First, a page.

"On The Media," National Public Radio's weekly show, took on the way journalists and other commentators have used Detroit's bankruptcy to draw a larger picture of what is wrong with the country -- often with an ideological bent that suits their own purposes.
"Pundits and pontificators have seized on the moment to lay blame on their favorite targets and reductively declare that what ails Detroit is a microcosm of what ails America," said co-host Bob Garfield, who interviewed Northwestern University history professor Kevin Boyle on the most recent show.
Boyle, who grew up on Detroit's East Side and attended the University of Detroit and received his master's degree and Ph.D from the University of Michigan, is the author of "Arc of Justice," the award-winning 2004 book about the Ossian Sweet case and Detroit in the 1920s, when, as he wrote, Detroit experienced explosive growth and the whole city seemed to function as one, huge, automobile-producing machine.
Garfield noted that, when discussing Detroit, Rush Limbaugh blamed Democrats and unions, John Stossell blamed a corrupt mayor protected by political correctness and, from the left, Melissa Harris-Perry blamed the perils of small government.
Is Detroit a perfect metaphor for America's industrial decline? Garfield asked Boyle.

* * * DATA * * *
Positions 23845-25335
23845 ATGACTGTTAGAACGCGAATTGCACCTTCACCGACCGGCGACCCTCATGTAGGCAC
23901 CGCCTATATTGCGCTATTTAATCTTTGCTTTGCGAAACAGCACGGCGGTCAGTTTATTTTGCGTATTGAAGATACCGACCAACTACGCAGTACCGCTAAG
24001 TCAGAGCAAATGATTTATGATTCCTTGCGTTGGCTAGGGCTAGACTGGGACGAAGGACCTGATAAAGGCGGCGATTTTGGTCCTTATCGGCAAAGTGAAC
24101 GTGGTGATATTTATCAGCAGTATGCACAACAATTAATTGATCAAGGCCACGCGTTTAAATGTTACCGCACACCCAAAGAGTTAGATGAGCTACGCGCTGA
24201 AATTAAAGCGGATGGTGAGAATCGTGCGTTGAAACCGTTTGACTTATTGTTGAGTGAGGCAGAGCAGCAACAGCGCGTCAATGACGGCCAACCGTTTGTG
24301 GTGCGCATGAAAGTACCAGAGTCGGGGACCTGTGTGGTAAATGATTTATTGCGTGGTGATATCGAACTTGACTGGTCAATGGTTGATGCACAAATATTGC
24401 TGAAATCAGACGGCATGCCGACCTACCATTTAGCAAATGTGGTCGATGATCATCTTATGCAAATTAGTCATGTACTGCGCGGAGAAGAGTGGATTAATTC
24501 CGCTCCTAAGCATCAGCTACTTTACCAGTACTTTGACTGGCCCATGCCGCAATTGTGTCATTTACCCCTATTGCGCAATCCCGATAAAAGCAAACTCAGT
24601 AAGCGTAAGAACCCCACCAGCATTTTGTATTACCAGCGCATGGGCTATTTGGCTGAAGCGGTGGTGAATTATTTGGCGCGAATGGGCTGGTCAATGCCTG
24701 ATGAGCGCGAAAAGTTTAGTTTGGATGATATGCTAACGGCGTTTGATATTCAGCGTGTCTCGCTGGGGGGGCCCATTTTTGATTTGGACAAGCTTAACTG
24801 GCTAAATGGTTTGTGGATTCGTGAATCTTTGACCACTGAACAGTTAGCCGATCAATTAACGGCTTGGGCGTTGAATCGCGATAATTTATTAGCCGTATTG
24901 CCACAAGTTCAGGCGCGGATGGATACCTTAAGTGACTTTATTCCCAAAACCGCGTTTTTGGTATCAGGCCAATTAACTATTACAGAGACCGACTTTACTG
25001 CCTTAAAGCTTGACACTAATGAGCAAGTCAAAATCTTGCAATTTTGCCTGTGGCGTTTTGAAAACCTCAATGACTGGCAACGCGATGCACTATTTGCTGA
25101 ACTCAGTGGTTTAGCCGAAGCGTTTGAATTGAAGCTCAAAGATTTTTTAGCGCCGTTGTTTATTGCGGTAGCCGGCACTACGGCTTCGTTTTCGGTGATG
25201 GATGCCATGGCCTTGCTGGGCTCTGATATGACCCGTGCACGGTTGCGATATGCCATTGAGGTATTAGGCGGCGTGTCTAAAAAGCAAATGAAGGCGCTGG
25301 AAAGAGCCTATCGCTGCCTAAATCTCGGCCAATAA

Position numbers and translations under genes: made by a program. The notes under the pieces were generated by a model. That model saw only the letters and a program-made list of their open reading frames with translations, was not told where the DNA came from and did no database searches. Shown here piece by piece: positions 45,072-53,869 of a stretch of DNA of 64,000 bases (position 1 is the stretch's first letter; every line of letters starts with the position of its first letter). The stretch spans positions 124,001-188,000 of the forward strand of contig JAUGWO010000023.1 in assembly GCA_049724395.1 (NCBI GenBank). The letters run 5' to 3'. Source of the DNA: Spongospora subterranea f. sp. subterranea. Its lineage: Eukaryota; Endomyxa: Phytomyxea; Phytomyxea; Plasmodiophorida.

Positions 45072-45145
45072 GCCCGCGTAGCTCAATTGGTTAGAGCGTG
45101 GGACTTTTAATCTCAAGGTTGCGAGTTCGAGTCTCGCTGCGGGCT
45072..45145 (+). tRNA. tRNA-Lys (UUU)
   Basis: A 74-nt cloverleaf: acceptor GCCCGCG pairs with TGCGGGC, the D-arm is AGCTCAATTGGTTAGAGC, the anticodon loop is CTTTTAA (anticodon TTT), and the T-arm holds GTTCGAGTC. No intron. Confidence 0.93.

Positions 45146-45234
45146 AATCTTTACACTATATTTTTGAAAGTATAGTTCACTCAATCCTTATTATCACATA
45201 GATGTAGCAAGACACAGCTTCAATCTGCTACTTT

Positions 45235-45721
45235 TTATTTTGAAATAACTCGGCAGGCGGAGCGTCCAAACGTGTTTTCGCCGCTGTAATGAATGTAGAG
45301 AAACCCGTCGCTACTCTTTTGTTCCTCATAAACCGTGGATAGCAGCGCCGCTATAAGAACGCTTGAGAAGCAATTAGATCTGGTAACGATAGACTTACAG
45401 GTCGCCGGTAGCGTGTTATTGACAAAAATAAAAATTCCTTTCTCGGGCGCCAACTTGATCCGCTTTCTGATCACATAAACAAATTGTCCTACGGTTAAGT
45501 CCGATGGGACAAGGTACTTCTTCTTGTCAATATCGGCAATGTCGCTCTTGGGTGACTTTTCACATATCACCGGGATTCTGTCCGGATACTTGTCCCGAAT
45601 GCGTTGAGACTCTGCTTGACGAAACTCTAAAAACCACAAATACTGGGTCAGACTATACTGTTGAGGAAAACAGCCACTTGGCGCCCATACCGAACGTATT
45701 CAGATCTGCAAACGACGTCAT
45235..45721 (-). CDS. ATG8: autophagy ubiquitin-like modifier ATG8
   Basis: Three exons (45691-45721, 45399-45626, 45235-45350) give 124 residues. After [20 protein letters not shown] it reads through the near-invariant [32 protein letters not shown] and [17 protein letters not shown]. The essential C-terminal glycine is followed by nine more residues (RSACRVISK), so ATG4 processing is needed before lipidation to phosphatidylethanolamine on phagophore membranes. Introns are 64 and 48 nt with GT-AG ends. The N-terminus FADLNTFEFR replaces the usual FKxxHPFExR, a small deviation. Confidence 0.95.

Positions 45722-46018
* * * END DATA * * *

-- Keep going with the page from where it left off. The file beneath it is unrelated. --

"It's not a perfect metaphor for all industrial America, but it does capture a piece of industrial America, maybe the most dramatic, the piece of industrial America's rise and fall. The way to think about Detroit in the early 20th Century is as one of the great booms towns of the world, the center of the world's most innovative industry. It was the Silicon Valley of the 1910s, 1920s.
"And because its growth was so concentrated, and so focused on a single industry, its fall has been very similar in its speed and in its depth."
What is Detroit's bankruptcy about? Garfield asked
"It's about de-industrialization on a really unprecedented scale," Boyle said. "It's about the complexities of race and racial tensions. It's about white flight on a massive scale. It's about economic flight; the loss of a middle class, black and white. And it's all of those things interacting with each other to create in some ways a sort of a perfect storm for the city.
"What then happens is people in the media put on that story particular spins that shift the analysis away from those long-term structural problems and it becomes a vehicle for talking about something else."
From his reading, watching and listening to the media since Detroit filed for Chapter 9, Boyle said he notices commentators have refrained generally from blaming Detroit's decline on African Americans, but he is struck by the extent to which the welfare state is blamed, especially greedy municipal unions.
Boyle agreed with Garfield that the media has a "very hard time" dealing with slow-moving, global questions such as intense poverty. But the bankruptcy case gives reporters a chance to delve into big issues that rarely receive attention in the mainstream media, such as the intersection of the needs of city and the nation's values.
"How do you rebuild a city that has reached this point of crisis?" Boyle asked.
Click on the "On the Media" link to hear the podcast.